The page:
Any confusion that may exist is brought about as a result of semantic (mis)interpretation, something that is also being exploited by some theists. The "issue" is not helped by definitions and references such as the one that I posted earlier, nor by these:

 

Older dictionaries define atheism as "a belief that there is no God." (https://atheists.org/activism/resources/what-is-atheism)

Strong or positive atheism is the positive belief that a god does not exist. (https://en.wikipedia.org/wiki/Nontheism)

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I put faith in science I do not understand at all. For instance do I fully understand the science behind evolution and common ancestry? Not at ll! But I trust it blindly like many religions follow the teachings of holy books.

 

There's a difference though. Science promises the knowledge is there for you to explore if you suddenly feel the need to verify it. I think there's a difference between faith and trust, and this is a big part of that difference. You can trust science because you could check the evidence and methodology yourself, as many many skeptics before you have.

 

Trust isn't blind the way faith is. Trust wears fine-print spectacles.

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There's a difference though. Science promises the knowledge is there for you to explore if you suddenly feel the need to verify it. I think there's a difference between faith and trust, and this is a big part of that difference. You can trust science because you could check the evidence and methodology yourself, as many many skeptics before you have.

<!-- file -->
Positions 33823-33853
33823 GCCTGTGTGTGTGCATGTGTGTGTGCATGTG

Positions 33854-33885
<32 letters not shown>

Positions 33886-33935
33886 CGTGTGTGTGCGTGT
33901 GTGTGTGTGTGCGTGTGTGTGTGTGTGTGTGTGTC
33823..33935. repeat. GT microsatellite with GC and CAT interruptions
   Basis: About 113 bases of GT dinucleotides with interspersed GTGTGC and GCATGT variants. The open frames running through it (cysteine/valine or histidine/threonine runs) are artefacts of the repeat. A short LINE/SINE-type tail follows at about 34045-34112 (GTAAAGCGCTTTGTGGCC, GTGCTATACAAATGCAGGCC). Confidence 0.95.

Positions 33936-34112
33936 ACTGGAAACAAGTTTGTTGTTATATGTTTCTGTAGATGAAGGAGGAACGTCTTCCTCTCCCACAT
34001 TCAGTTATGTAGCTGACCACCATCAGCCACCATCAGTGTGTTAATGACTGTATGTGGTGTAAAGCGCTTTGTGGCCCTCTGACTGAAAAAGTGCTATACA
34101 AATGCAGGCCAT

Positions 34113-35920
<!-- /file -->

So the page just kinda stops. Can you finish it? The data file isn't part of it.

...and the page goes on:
Trust isn't blind the way faith is. Trust wears fine-print spectacles.

Great point!

In addition to verifying rather that simply trusting most people in science change their view over time or when proven wrong. There is no commitment or loyalty to something that isn't provably true. In religion a concepts are accepted and believed craddle to grave. In science concepts are challanged and reevaluated craddle to grave.

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There is no commitment or loyalty to something that isn't provably true.

 

Oddly enough though, I've found that when I use reason and sound scientific methodology to reach a conclusion, it's fairly easy for me to change what I trust if evidence shows more support for a better conclusion. I was committed to the first conclusion until the second showed itself to be superior.

 

And conversely, when I reach a conclusion using a more emotional, or faith/hope/wishful thinking approach, it's very difficult to convince me I might be wrong. Evidence to the contrary falls on deaf ears, and even confirms that my emotional assessment is correct. It forms a conviction, strongly held and impervious to reason, and self-reinforced because we tell ourselves that faith is a good thing.

 

I think there is a danger in using faith if it might make you change the course of your life based on those convictions.

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Phi for all.

 

Yes, if one has a strong desire or an emotionally charged experience that leads one to believe something, things such as confirmation bias, the halo (fork) effect, denial, selective

perception, etc. kick in automatically, often without our being consciously aware of it.

 

That's why being as emotionally objective as possible (including not getting too fond about ones own pet theories) is a hallmark of the scientific approach.

 

Indeed, there have been off-the-cuff ratings of famous scientists in this regard, e.g., Darwin tends to be high in the "objectivity" range.

 

An article at http://www.nature.com/news/how-scientists-fool-themselves-and-how-they-can-stop-1.18517 lists the various ways in which scientists can subconsciously be biased in favor of their own theories (hypothesis myopia, Texas sharpshooter, asymmetric attention, just-so stories), and various ways to avoid such bias (devil's advocacy, pre-commitment, team of rivals, and blind-data analysis).